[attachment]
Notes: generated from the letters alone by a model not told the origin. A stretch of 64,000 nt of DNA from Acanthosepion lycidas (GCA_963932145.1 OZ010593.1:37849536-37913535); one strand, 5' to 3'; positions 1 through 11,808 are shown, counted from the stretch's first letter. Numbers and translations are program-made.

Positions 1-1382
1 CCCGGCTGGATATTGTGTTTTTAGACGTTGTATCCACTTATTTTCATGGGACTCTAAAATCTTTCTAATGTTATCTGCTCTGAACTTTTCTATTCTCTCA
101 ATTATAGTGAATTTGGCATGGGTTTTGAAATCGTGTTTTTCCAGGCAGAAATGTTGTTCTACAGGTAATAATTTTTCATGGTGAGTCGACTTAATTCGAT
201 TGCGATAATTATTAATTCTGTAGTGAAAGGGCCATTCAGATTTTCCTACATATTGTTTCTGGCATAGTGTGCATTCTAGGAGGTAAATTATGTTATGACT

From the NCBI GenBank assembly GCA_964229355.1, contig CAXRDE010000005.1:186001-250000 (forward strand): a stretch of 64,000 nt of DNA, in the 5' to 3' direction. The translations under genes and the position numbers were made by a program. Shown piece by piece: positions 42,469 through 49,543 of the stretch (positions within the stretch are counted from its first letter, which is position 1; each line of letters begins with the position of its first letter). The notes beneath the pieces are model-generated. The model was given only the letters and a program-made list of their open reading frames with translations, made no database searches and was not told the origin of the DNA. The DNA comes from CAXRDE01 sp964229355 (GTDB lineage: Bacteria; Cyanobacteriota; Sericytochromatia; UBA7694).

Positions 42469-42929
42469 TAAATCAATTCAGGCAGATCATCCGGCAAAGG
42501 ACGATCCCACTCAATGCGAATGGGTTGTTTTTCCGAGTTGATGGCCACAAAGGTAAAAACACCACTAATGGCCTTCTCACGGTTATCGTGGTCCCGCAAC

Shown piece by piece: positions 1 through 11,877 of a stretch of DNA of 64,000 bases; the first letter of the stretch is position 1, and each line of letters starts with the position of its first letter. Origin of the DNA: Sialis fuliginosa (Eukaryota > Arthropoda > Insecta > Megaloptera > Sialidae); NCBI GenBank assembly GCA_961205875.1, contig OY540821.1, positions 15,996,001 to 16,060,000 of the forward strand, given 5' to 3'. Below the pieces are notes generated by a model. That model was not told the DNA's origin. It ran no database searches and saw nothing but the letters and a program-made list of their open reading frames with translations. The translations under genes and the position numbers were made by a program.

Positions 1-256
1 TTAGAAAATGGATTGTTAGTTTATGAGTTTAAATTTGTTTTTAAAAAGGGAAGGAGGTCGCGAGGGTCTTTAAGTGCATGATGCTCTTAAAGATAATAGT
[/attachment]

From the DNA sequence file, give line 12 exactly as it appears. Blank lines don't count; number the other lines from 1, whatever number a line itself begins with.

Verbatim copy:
1 TTAGAAAATGGATTGTTAGTTTATGAGTTTAAATTTGTTTTTAAAAAGGGAAGGAGGTCGCGAGGGTCTTTAAGTGCATGATGCTCTTAAAGATAATAGT